Why is it that retailers, bars, and even swimming pools, seem to demand a soundtrack? It seems to be a feature of our built, urban environments that spaces have music. Constantly.
Why has this happened? Why have we got to the point where almost all retailers insist on a soundtrack for their premises? And its not like a lot of this is an afterthought. Music systems seem integrated into shop fit outs and designs.
And there are some interesting questions here. For example, we know that there is a lot of psychology research into retail layouts; arrangements of goods, shelving, etc, that encourage people to buy more. Is music, and the choice of music, part of this matrix that channels people to purchase stuff? Is it just another lubricant to the retail economy?
But a lot of this is fuelled by my personal annoyance. I don’t like your music. I don’t like your store’s choice of soundtrack. I particularly loathe your need to force me to shout over what some bar manager/corporate flunky or staff member*, thinks is the soundtrack of the moment.
Recently I did ask that a shop turn down their music. My partner and I were discussing a decorating/renovating purchase, and we seemed to be forced to make this choice by talking loudly to each other over music we didn’t like. It took them by surprise, but they complied. Maybe more people should just ask to turn it down.
This need for a constant soundtrack in our lives is aggravated by the whole headphone thing. Again this obsessive need to pump music into our lives. I understand some of this. I wear headphones under some circumstances myself. Noise cancelling ones. Very obvious ones that sort of hopefully say no, I don’t want to talk to you while I am on this plane thanks.
But there seems a generation that has music pumped in constantly. How does this structure and inform their world? I suspect this obsessive need for a personal soundtrack via headphones means people are unengaged with the world, and not just in a “please don’t talk to me, I am listening to music” kind of way, but in a unplanned way. An example: When we lived on Evans Bay Parade we could see the harbour, and we could on occasion see the animal visitors to our corner of it. Seabirds of various descriptions, including the rare the occasional glimpse of a penguin, a seal wrestling with a octopus, dolphins in the distance, and once, quite close in, Orca. New Zealand Orca hunt stingrays in the shallows, and so they pop into Wellington harbour, do a circuit, round the shallows looking for stingrays, or just mucking around, and then head off. The incident of relevance to this post is when a large adult cruised into the shallows, and rolled to one side, so that their eye was above the water. What the Orca was apparently looking at was a young man strolling along the footpath. With headphones on. Oblivious. He wandered on, with absolutely no clue that he had just missed making eye contact with a dolphin** the size of a bus. Off in his own world, with his own personal soundtrack to make him feel good.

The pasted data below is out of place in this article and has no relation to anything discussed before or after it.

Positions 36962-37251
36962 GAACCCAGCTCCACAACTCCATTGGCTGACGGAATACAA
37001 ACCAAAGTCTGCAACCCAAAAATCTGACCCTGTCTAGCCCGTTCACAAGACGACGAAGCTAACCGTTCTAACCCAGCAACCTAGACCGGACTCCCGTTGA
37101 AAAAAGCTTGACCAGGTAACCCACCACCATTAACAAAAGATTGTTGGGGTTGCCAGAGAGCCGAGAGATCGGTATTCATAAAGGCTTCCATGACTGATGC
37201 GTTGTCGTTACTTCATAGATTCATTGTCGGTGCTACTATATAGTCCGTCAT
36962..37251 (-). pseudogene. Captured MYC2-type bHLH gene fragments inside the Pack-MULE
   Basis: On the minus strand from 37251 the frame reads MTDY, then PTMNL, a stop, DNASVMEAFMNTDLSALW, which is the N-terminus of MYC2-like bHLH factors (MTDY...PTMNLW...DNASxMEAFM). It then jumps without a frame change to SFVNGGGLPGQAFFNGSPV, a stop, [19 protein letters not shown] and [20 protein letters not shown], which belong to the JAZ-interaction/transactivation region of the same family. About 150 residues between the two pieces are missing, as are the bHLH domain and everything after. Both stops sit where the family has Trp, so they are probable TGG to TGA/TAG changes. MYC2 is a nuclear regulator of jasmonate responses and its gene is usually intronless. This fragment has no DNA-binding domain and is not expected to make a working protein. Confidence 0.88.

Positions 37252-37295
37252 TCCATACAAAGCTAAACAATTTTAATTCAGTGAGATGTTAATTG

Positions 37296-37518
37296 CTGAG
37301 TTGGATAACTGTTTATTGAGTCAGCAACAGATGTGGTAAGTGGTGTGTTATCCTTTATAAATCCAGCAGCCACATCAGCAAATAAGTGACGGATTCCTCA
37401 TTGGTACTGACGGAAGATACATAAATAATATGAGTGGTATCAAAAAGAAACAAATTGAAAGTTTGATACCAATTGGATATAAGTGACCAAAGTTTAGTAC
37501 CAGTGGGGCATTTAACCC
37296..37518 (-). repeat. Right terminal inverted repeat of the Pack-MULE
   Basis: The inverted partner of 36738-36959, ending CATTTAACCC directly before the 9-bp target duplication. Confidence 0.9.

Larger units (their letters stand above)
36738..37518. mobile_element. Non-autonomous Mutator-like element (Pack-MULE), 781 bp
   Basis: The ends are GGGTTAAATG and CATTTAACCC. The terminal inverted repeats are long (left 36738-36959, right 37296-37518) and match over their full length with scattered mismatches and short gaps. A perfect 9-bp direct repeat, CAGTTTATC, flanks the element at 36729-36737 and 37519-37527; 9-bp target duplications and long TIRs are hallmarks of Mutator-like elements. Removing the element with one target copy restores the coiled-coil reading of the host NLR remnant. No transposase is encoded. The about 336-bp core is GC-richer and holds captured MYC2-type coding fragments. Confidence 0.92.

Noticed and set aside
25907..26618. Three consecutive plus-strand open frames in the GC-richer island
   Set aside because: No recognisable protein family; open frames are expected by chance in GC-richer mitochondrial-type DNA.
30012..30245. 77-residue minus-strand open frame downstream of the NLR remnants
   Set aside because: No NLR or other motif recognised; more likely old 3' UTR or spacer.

The thought that that could have happened to me, that I would be so wrapped up in a world of a soundtrack that I could miss something actually quite amazing like making eye contact with an orca actually worries me. Quite apart from missing the sound of an oncoming bus the size of an Orca.
*or whichever staff members turn it is. It does seem sometimes that staff often use this as an opportunity to play each other music, with the customers as something of an afterthought. But this should be a topic of another post.
**Orca are members of the dolphin family, rather than whales. I think.